As an independent contractor, it can be easy to make mistakes that could land you in hot water with the law. Whether this is related to tax matters or contractual obligations, understanding the rules and regulations applicable to your work is crucial. In this blog post, Jim DePalma is going to discuss how businesses can stay within the law as independent partners – no matter if they are working on a contract basis for a single company or providing services more generally across multiple entities. So read on – these tips by Jim DePalma will enable any business owner looking to hire contractors (or who already employ them) to remain compliant with their legal requirements while also protecting themselves from potential risks of non-compliance!
Jim DePalma Lists The Keys To Staying Within The Law As An Independent Contractor
When becoming an independent contractor, there is a lot of responsibility to ensure you are staying within the law, says Jim DePalma. The two key elements to remaining compliant with federal and state regulations when working as an independent contractor are making sure you understand your tax liabilities and properly classifying employees.
Tax Liabilities: As an independent contractor, it’s important to understand that you are expected to pay taxes on income earned from clients or employers throughout the year. This means that income earned as an independent contractor must be reported in quarterly estimated tax payments for both federal and state taxes. Additionally, self-employment taxes should also be paid depending on the type of business structure chosen. Contractors may have additional liabilities based on their business activities, such as payroll taxes or excise taxes. It is vital that contractors make sure they are aware of their tax liabilities and remit the correct payments in a timely manner to avoid penalties or other legal issues.
Data Statistics: According to the Internal Revenue Service (IRS), an estimated 14 million independent contractors file income taxes as self-employed taxpayers each year. Additionally, statistics from the U.S Small Business Administration show that more than 90 percent of businesses with fewer than ten employees were classified as independent contractor firms in 2020.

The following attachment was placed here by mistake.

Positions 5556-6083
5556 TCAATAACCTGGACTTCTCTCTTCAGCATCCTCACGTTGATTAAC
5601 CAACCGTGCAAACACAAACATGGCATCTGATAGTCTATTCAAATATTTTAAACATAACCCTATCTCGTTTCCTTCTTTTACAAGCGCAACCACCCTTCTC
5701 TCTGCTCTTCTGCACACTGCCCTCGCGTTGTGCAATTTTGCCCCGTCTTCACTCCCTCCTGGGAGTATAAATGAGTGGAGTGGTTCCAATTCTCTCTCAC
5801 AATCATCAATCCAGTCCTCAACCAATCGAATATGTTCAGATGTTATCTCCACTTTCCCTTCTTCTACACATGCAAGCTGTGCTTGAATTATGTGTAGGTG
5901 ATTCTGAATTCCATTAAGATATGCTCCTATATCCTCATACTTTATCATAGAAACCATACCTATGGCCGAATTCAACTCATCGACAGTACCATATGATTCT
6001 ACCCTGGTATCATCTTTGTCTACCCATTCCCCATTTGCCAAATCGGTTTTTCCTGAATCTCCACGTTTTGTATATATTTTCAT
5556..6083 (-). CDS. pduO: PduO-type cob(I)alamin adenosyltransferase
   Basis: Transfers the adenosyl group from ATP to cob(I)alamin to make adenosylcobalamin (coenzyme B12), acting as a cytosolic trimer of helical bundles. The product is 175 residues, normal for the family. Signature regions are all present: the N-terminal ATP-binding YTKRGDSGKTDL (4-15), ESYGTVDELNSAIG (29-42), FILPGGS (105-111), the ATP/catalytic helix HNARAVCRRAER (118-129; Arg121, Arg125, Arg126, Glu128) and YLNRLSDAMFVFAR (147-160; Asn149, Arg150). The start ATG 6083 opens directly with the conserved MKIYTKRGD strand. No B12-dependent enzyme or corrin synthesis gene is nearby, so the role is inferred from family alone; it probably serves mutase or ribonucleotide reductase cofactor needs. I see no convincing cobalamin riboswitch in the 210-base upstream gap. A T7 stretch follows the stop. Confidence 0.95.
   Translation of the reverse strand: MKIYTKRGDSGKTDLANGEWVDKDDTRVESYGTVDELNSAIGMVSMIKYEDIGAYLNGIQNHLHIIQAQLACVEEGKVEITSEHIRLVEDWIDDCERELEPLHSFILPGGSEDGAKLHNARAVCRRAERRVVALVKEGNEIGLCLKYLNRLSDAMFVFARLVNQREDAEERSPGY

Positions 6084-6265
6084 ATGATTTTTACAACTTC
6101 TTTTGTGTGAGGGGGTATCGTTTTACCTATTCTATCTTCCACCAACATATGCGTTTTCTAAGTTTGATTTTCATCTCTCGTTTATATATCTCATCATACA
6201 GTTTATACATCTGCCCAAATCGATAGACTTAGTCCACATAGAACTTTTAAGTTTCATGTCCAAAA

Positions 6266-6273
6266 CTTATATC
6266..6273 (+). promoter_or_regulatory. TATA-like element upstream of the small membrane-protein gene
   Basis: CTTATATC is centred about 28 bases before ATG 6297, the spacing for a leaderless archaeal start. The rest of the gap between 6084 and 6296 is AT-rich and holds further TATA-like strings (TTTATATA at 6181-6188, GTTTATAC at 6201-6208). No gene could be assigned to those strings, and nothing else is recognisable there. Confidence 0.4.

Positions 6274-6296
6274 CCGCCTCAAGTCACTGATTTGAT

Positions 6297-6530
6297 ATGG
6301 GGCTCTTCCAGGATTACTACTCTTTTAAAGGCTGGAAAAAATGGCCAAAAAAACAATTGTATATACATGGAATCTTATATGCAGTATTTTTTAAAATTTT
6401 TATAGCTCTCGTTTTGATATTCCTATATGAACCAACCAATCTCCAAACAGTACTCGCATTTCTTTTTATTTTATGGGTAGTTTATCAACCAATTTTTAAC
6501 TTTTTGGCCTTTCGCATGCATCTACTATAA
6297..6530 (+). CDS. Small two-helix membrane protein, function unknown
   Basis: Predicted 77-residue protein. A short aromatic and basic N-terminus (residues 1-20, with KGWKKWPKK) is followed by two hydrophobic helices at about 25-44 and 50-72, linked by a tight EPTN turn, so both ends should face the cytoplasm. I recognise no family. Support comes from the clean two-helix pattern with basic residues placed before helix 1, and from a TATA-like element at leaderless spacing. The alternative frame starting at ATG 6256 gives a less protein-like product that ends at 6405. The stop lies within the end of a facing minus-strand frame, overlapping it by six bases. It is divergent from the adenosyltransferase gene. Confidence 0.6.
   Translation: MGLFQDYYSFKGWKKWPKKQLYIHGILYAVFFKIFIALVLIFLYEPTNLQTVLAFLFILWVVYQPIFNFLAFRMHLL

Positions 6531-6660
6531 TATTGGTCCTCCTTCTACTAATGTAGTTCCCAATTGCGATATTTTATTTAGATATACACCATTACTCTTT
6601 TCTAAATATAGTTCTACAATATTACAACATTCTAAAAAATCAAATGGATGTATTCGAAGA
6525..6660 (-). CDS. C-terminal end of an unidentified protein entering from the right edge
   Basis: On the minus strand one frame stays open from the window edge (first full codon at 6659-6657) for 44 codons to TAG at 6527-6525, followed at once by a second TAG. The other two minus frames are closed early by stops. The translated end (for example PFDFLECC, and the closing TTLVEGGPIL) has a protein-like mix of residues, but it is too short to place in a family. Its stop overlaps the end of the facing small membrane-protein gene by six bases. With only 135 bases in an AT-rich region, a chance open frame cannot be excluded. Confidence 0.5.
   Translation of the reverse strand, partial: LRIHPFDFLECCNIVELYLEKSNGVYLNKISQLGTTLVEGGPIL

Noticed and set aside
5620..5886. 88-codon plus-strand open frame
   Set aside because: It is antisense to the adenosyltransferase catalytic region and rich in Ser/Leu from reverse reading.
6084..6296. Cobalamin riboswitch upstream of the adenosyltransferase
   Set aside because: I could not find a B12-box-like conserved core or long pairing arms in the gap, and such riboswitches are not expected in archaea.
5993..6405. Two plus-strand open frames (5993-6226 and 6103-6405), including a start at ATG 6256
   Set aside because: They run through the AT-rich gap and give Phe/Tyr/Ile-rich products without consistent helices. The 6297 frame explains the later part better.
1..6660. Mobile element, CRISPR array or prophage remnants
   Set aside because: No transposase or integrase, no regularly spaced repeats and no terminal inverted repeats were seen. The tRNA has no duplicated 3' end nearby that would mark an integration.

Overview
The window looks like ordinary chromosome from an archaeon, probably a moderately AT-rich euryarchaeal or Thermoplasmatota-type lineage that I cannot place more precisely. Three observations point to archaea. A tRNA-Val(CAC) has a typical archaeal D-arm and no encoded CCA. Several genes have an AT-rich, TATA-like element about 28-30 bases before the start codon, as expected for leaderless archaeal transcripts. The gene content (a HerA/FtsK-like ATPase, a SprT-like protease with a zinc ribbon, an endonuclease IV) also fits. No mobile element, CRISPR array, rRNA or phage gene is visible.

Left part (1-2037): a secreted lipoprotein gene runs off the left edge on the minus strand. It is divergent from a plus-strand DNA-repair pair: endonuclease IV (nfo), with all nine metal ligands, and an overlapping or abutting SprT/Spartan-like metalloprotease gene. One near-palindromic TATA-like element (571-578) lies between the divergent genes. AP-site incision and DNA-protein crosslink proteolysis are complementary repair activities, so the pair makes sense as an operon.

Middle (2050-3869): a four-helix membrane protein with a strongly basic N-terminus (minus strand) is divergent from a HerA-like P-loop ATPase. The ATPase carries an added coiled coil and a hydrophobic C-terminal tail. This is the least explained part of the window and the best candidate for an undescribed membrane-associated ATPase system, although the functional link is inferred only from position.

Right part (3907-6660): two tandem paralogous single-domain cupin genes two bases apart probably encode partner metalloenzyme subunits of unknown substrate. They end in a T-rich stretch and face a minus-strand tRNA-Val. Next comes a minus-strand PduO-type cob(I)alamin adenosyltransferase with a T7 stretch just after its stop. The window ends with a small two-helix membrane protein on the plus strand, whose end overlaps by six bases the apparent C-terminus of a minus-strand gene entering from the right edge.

Employee Classification: When hiring new employees, it is important, as per Jim DePalma, for employers to classify them correctly according to federal and state laws. This includes classifying them as either an employee or independent contractor depending on the specifics of the job duties and the relationship between employer and employee. If an employer incorrectly classifies an employee as an independent contractor, they may be responsible for back taxes and other related liabilities. Additionally, employees could potentially file a lawsuit against the business if their job duties do not fit within the definition of an independent contractor.
Real-Life Example: For example, in 2018, an online retailer was sued by some of its workers who had been classified as independent contractors when they believed they should have been classified as employees. The case went to court, where the judge concluded that the company should have provided additional benefits, such as health insurance and overtime pay to these employees since they were misclassified as independent contractors. As a result, the company was forced to pay out millions of dollars in back taxes and other related liabilities.
Jim DePalma’s Concluding Thoughts
According to Jim DePalma, by understanding the laws surrounding tax liabilities and employee classification, independent contractors can remain compliant with federal and state regulations while also protecting their businesses. It is important to consult a qualified accountant or legal professional if you have any questions regarding your specific situation. Taking the time to understand all of the laws and regulations associated with being an independent contractor will go a long way in ensuring that your business remains successful in the long run.